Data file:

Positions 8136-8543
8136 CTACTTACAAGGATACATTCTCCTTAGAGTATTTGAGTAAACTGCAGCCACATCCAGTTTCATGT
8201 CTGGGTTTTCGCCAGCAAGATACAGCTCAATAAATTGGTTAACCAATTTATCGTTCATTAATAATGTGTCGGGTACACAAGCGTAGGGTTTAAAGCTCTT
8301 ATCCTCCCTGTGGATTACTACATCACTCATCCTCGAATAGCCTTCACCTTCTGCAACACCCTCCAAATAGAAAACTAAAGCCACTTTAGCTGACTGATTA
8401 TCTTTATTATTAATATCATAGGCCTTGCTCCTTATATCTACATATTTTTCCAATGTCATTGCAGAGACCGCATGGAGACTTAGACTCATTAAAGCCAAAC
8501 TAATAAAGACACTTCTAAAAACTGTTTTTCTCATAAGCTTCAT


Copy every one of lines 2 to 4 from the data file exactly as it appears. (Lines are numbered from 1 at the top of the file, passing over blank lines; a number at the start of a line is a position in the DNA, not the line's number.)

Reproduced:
8136 CTACTTACAAGGATACATTCTCCTTAGAGTATTTGAGTAAACTGCAGCCACATCCAGTTTCATGT
8201 CTGGGTTTTCGCCAGCAAGATACAGCTCAATAAATTGGTTAACCAATTTATCGTTCATTAATAATGTGTCGGGTACACAAGCGTAGGGTTTAAAGCTCTT
8301 ATCCTCCCTGTGGATTACTACATCACTCATCCTCGAATAGCCTTCACCTTCTGCAACACCCTCCAAATAGAAAACTAAAGCCACTTTAGCTGACTGATTA